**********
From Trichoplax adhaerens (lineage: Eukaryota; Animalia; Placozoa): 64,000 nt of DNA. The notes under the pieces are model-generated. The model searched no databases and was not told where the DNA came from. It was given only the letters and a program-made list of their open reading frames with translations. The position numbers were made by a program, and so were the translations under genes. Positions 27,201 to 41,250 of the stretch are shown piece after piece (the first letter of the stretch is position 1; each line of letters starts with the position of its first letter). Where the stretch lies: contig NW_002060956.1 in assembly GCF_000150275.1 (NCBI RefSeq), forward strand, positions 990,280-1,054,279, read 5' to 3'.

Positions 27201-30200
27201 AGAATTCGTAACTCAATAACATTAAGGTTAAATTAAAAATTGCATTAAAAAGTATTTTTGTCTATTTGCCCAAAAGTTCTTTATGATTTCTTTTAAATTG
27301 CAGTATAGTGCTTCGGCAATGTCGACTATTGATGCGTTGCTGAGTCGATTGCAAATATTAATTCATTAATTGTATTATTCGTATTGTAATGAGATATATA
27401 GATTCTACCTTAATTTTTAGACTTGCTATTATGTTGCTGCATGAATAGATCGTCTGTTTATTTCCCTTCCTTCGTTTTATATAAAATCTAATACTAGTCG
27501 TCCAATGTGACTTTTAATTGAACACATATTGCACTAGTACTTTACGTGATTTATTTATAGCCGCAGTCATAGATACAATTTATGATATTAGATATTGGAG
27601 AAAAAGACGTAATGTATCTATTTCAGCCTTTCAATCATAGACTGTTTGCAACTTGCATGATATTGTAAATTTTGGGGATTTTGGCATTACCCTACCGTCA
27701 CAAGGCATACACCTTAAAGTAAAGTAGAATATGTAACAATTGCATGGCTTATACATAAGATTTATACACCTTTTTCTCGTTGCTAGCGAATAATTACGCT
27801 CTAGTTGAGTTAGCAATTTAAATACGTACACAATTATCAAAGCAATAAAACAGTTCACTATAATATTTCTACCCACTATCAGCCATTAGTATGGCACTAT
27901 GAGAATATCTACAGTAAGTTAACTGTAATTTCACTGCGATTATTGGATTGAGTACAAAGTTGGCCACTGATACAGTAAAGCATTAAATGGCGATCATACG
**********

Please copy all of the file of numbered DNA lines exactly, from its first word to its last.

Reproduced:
From Trichoplax adhaerens (lineage: Eukaryota; Animalia; Placozoa): 64,000 nt of DNA. The notes under the pieces are model-generated. The model searched no databases and was not told where the DNA came from. It was given only the letters and a program-made list of their open reading frames with translations. The position numbers were made by a program, and so were the translations under genes. Positions 27,201 to 41,250 of the stretch are shown piece after piece (the first letter of the stretch is position 1; each line of letters starts with the position of its first letter). Where the stretch lies: contig NW_002060956.1 in assembly GCF_000150275.1 (NCBI RefSeq), forward strand, positions 990,280-1,054,279, read 5' to 3'.

Positions 27201-30200
27201 AGAATTCGTAACTCAATAACATTAAGGTTAAATTAAAAATTGCATTAAAAAGTATTTTTGTCTATTTGCCCAAAAGTTCTTTATGATTTCTTTTAAATTG
27301 CAGTATAGTGCTTCGGCAATGTCGACTATTGATGCGTTGCTGAGTCGATTGCAAATATTAATTCATTAATTGTATTATTCGTATTGTAATGAGATATATA
27401 GATTCTACCTTAATTTTTAGACTTGCTATTATGTTGCTGCATGAATAGATCGTCTGTTTATTTCCCTTCCTTCGTTTTATATAAAATCTAATACTAGTCG
27501 TCCAATGTGACTTTTAATTGAACACATATTGCACTAGTACTTTACGTGATTTATTTATAGCCGCAGTCATAGATACAATTTATGATATTAGATATTGGAG
27601 AAAAAGACGTAATGTATCTATTTCAGCCTTTCAATCATAGACTGTTTGCAACTTGCATGATATTGTAAATTTTGGGGATTTTGGCATTACCCTACCGTCA
27701 CAAGGCATACACCTTAAAGTAAAGTAGAATATGTAACAATTGCATGGCTTATACATAAGATTTATACACCTTTTTCTCGTTGCTAGCGAATAATTACGCT
27801 CTAGTTGAGTTAGCAATTTAAATACGTACACAATTATCAAAGCAATAAAACAGTTCACTATAATATTTCTACCCACTATCAGCCATTAGTATGGCACTAT
27901 GAGAATATCTACAGTAAGTTAACTGTAATTTCACTGCGATTATTGGATTGAGTACAAAGTTGGCCACTGATACAGTAAAGCATTAAATGGCGATCATACG